From hagiography to Celtic cosmology : Archaeostronomy and Christian landscape in Ourense (NW Spain)

Part of : Mediterranean archaeology & archaeometry : international journal ; Vol.16, No.4, 2016, pages 447-454

The cult of Santa Mariña is very popular in the region of Galicia, in northwest Spain. According to tradition, she was born and martyred in two sites at the heart of the modern-day province of Ourense: she was born and grew up around the lagoon of Antela, and was martyred in the parish of Santa Mariña de Augas Santas, where she performed miracles and where her tomb is still preserved. Both places are located in the territory of the Limici, a pre-Roman Celtic tribe, and contain a remarkable amount of archaeological material from the Iron Age and Roman times. An archaeoastronomical study has revealed that the most important archaeological sites have a number of significant solar and lunar relationships attributable to the Celtic tradition (lunistices, Celtic mid-season festivals, the cosmos divided into three levels). Christianity preserved these structures through the feast dates of the saints worshipped in different parishes and other places, and their arrangement in different local landscapes. Episodes of Mariña‟s life and her places of worship are important because they coincide with significant points in the astronomical alignments that have been detected. Hydatius of Chaves (c. 400-469) a Limici scholar, bishop and author of a Chronicle, is considered responsible for introducing the cult of Santa Mariña, and as the driving force behind the Christianization of a landscape/ skyscape that was previously defined by a Celtic worldview.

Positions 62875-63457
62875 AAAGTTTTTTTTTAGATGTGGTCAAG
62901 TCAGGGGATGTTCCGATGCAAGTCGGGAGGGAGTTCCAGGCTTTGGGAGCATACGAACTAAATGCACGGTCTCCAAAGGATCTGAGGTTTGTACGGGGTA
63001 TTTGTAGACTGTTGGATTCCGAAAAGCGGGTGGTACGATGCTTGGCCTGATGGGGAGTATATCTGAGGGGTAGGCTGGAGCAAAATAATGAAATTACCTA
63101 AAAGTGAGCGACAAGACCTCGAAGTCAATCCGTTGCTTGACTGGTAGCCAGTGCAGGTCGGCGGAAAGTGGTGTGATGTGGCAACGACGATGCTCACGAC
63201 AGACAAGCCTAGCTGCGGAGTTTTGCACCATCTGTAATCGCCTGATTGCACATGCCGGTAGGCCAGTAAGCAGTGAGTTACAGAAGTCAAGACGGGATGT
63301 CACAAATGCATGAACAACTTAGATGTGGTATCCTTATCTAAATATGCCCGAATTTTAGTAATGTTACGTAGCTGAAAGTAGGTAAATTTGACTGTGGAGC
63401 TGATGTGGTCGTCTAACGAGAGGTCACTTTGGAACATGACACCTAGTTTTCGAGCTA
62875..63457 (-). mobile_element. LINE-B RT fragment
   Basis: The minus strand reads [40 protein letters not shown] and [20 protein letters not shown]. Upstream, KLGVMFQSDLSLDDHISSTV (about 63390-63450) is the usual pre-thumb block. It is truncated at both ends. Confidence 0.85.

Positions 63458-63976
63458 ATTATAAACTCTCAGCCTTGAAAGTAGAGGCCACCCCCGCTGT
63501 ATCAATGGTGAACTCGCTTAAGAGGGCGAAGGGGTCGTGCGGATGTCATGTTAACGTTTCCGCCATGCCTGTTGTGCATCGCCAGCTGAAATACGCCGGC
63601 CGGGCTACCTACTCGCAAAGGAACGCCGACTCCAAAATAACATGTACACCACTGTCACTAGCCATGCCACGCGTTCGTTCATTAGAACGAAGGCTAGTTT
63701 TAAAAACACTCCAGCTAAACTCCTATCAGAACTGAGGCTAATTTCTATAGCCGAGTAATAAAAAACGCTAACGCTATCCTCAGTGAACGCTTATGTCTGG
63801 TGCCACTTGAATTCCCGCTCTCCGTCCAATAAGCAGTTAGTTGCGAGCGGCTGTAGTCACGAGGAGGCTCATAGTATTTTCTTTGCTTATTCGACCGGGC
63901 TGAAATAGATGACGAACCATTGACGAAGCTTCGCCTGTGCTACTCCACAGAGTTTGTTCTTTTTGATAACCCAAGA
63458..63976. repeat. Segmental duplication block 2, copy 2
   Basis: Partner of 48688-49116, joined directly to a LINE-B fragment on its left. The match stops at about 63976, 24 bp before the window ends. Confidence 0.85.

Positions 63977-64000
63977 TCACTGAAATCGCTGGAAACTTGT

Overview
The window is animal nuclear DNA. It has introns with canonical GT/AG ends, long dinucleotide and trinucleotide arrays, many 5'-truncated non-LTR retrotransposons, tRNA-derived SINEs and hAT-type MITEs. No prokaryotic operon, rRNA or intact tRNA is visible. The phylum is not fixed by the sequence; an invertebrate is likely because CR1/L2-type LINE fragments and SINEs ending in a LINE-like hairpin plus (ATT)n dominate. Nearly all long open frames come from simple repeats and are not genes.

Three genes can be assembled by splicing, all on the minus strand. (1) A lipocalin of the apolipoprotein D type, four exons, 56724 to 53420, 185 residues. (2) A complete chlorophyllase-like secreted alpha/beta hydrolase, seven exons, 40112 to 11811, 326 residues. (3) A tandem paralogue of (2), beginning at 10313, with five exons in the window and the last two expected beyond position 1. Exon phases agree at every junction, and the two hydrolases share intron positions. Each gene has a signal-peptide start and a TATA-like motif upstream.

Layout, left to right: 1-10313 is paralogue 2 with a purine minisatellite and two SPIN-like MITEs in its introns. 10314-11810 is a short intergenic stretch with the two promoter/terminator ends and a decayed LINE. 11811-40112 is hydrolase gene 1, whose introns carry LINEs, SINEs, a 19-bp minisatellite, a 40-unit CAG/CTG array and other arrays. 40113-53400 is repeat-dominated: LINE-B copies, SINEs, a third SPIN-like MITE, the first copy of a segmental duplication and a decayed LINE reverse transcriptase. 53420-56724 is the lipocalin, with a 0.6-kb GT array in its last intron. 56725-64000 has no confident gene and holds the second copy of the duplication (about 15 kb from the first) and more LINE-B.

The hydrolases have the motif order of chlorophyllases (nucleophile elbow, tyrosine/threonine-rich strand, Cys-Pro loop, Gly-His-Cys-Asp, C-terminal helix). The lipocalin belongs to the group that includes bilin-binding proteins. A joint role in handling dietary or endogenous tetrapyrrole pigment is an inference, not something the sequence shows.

Subject (LC):
Galicia, Celtic cosmology, Romanization, hagiography, Christianization, landscape building, archaeoastronomy, Hydatius of Chaves
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References (1):
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